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The First Private Lunar Landing Was Just Approved

Moon Express will head to Earth’s nearest neighbor in 2017

An artist's concept of Moon Express's MX-1 Micro Lander, which may head to the moon as soon as next year. (NASA/Moon Express, Inc.)
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When the United States sent the first men to the moon, it took a years-long government effort and billions of dollars to get them there. But all that is about to change. As Kenneth Chang reports for The New York Times, a private company has become the first to gain approval by the United States to land on the moon—and it may win $20 million for doing so.

Moon Express, a privately funded commercial space company backed by a group of Silicon Valley investors, recently received the green light from the government for a 2017 moon landing mission. The company plans to send a robotic lander to the moon in its bid to win the elusive Google X Lunar Prize in the process. The prize, funded by Google, aims to encourage space exploration with a tempting $20 million reward that will be given to the first company to successfully place a robot on the moon’s surface, travel at least 500 meters and transmit HD video and images back to Earth.

Thus far, the concept of obtaining permission for a lunar has been a sticking point for would-be moon shooters because no regulatory framework yet exists to do so, Loren Grush explains for The Verge. To get around that, Grush reports that Moon Express worked with various agencies to create what she calls a "regulatory patch" to allow a mission to continue while legislators ponder how to regulate companies headed to the crater-pocked satellite's surface in the future.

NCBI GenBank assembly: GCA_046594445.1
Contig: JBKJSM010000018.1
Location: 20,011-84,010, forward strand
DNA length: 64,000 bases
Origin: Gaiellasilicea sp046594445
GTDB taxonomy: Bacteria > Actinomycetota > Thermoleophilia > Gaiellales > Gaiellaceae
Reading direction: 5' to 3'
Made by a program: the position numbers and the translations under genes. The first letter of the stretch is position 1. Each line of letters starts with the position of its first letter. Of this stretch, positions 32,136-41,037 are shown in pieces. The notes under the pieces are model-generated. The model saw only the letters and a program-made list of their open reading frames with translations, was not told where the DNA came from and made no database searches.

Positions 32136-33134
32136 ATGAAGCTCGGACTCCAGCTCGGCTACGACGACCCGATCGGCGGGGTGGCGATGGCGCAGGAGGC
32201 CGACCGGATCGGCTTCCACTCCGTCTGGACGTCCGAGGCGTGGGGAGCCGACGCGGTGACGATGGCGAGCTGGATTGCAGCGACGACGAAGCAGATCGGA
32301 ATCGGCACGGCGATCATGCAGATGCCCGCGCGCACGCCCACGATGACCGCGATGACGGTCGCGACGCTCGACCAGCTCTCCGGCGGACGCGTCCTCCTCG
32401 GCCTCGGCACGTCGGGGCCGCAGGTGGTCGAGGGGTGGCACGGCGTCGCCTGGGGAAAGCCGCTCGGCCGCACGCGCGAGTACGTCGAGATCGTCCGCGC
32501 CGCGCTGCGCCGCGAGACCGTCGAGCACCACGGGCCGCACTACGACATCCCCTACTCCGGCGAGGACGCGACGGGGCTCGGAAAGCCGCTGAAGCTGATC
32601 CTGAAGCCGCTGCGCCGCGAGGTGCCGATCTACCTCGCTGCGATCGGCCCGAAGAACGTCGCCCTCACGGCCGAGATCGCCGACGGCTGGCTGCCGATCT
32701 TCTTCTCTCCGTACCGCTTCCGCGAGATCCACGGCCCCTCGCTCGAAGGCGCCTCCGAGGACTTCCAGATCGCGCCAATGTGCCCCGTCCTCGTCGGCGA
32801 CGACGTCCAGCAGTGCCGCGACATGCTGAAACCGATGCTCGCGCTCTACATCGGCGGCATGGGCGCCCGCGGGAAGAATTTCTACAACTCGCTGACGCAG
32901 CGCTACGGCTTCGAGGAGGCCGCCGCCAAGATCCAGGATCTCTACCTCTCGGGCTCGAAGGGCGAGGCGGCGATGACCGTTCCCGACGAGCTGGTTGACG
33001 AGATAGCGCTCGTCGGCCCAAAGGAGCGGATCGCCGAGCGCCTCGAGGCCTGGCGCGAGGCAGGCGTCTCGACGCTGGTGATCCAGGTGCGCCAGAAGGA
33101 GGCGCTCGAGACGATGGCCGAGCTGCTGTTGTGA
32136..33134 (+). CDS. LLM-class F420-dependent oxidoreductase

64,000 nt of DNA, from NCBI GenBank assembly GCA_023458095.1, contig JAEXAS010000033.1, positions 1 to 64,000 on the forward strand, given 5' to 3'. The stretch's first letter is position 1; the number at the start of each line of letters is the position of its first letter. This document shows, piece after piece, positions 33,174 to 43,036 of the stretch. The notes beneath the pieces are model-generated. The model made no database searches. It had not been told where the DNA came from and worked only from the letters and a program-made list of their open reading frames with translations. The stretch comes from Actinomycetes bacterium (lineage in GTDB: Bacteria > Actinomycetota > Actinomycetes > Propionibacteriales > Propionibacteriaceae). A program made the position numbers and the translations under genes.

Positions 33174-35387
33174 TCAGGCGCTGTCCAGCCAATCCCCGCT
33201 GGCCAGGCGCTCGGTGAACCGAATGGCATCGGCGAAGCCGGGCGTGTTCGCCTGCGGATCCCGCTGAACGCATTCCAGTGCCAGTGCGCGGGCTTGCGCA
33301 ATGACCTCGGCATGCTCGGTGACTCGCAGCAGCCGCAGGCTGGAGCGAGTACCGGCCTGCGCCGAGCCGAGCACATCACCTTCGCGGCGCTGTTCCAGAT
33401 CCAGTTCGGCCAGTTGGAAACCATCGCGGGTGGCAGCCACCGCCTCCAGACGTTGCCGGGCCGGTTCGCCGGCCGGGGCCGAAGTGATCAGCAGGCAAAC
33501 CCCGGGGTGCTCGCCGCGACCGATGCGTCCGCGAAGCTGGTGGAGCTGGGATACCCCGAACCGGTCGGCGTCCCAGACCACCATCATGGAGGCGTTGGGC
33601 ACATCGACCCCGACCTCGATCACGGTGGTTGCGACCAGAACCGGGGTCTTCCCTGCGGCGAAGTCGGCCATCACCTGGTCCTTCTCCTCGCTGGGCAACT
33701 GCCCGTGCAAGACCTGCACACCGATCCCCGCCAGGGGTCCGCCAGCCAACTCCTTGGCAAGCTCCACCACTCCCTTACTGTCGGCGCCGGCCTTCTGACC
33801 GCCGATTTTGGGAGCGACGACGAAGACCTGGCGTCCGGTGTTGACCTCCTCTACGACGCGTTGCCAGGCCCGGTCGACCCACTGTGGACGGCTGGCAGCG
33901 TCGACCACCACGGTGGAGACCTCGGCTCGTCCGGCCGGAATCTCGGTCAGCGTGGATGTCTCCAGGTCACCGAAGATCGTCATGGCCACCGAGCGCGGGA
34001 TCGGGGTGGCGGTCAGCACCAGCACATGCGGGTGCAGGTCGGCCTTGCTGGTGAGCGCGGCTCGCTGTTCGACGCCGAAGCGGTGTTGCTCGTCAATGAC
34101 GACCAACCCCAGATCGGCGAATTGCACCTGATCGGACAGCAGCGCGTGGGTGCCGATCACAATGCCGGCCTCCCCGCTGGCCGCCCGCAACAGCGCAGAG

There’s just one problem, as Chang writes: Not only has Moon Express never sent up a rocket or even assembled its lunar lander, but it faces stiff competition for the prize. Sixteen teams remain in the running, and an Israeli company called SpaceIL already has a verified contract to send its lander to the moon on a SpaceX Falcon 9 launcher in 2017.

However, Moon Express is the first to get what Space.com’s Mike Wall characterizes as official—and, for now, exclusive—government approval for the landing itself. Various governmental entities like NASA, the Department of Defense, the State Department, NOAA and even the FCC were involved in the decision, writes Wall.

If Moon Express does win the grand prize, it will gain international acclaim along with its existing winnings of $1.25 million in prizes so far. The company calls the moon “the eighth continent”—a place humans must explore to secure their future. But that view isn’t shared by everyone: After all, it’s been 44 years since Apollo 17, the last mission of its kind, landed on the moon.

NASA has been emphatic about its desire to explore elsewhere in space instead—and the lunar surface is so desolate that it’s kind of understandable that places like Mars or far-off asteroids beckon. Companies like Moon Express are fighting the image of the moon as a romantic afterthought, however. Will a successful private moonshot change the way we think about our nearest neighbor? Perhaps—but no matter what, it will set the tone for a whole new model of lunar exploration.

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